Dark Horse: Grigory Tarasevich (Louisville). The sophomore placed 18th in this event last year, just missing the B final, though he is seeded 12th this year. Hennessey Stuart stole the show at the ACC Championships with a furious 1:39.37 in finals, while Tarasevich finished in 2nd in 1:40.86. The Cardinals had a great meet at ACCs, and the 200s of stroke might be considered to be the program’s biggest strength. 

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5 years ago

Maybe the only event Texas doesn’t have a sure thing A finalist… weird.

wethorn
Reply to  Hulk Swim
5 years ago

What about Kip Darmody? He’s on the psyche sheet with a 1.46.08, but last year he was 6th at 1.40.18, after coming into the meet with a 1.44.76 seed.

Reply to  wethorn
5 years ago

I’n saying sure thing A finalist… would it surprise me to see a Texas guy in the A? No… but it isn’t a lock. I feel like they have title contenders in most other areas… but here and in 100 BR they have nobody who jumps out as a top 3 type.

Now think about that… they have top 3 talent in 16 of 18 events- that’s insane.

TheTroubleWithX
Reply to  Hulk Swim
5 years ago

1650?

Reply to  TheTroubleWithX
5 years ago

Fair…

5 years ago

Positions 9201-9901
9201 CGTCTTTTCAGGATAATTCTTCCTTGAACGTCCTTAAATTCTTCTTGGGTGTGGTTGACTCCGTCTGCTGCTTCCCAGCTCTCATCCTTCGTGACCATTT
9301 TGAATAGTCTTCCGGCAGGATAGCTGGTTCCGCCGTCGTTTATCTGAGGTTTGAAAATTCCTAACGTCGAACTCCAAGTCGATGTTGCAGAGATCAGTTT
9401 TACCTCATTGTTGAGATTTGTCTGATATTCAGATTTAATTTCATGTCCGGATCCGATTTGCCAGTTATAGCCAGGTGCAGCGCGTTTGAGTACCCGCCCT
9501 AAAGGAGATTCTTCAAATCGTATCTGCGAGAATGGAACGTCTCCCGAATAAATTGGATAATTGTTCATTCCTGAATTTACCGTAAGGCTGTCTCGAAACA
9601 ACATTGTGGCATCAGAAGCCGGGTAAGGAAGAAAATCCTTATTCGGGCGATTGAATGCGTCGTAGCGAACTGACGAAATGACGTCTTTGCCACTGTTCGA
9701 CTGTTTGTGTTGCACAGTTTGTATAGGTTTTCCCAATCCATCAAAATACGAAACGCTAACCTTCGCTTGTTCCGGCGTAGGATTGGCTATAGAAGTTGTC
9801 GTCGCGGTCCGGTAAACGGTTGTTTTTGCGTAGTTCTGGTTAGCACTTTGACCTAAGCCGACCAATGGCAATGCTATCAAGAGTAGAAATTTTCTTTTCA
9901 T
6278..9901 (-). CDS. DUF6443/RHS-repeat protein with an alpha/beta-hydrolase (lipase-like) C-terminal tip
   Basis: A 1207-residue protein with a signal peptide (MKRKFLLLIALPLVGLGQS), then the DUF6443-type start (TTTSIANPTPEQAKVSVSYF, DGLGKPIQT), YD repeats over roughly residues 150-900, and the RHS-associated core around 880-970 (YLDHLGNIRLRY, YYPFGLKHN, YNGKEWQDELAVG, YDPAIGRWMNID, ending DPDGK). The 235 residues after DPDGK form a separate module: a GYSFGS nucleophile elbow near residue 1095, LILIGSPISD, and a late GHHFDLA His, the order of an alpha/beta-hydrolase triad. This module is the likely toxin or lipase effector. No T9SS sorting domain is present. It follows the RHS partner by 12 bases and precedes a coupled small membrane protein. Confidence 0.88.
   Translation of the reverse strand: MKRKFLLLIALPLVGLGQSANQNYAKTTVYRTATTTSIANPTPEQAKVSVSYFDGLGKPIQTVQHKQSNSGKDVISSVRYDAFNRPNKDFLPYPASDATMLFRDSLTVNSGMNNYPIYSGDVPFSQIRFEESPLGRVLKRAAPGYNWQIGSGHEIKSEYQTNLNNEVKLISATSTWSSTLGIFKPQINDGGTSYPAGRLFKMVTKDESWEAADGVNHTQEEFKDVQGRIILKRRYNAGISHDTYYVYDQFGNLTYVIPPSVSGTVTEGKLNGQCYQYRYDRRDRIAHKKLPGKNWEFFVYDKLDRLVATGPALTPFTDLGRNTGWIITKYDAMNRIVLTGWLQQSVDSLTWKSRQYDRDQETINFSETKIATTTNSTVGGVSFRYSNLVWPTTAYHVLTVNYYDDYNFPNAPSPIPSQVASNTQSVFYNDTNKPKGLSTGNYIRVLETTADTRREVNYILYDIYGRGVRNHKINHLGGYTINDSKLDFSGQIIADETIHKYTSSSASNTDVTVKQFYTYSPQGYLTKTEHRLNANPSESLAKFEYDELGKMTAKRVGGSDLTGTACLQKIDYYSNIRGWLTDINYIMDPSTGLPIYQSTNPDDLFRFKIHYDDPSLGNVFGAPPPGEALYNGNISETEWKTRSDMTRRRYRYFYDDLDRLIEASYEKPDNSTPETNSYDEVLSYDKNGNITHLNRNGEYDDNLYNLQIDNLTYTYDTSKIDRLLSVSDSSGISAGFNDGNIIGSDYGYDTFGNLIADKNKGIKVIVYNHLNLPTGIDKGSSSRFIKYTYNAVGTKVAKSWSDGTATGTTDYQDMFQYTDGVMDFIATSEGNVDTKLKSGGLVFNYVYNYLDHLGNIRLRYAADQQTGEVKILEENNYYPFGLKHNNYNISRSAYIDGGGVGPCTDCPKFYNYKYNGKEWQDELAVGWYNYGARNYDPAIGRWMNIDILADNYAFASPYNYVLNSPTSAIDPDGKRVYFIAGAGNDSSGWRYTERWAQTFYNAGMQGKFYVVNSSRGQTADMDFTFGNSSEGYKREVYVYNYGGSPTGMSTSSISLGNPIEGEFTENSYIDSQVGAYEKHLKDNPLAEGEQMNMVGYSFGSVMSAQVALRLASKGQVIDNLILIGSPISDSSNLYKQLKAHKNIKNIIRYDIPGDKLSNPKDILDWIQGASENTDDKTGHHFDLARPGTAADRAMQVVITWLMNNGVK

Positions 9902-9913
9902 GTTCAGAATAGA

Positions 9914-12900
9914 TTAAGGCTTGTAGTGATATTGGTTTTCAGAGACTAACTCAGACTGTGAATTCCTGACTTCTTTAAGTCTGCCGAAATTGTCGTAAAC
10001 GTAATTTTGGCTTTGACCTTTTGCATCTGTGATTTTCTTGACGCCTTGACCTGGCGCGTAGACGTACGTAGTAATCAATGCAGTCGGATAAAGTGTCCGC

Glass and Darmody should score

Reply to  Jeff Hammond
5 years ago

Score, yes… sure thing A final? Eh… again, it wouldn’t surprise me…

lane 0
5 years ago

This is one event that Cal has a chance to get a leg up on Texas, IF they can hold off Darmody and Glass
my picks:
1. Murphy
2. Teduits
3. Nolan
4. Lehane
5. Pebley
6. Patching

Dark Horse: Kip Darmody
Darmody has layed low all season but don’t let that fool you, I think he is ready to make some noise in his last Collegiate meet ESPECIALLY if things are close on the last day

Lane 8
Reply to  lane 0
5 years ago

The Iowa pool has eight lanes

lane 0
Reply to  Lane 8
5 years ago

Fine, if it makes you happy
7. Tarasevich
8. Stuart

About Karl Ortegon

Karl Ortegon

Karl Ortegon studied sociology at Wesleyan University in Middletown, CT, graduating in May of 2018. He began swimming on a club team in first grade and swam four years for Wesleyan.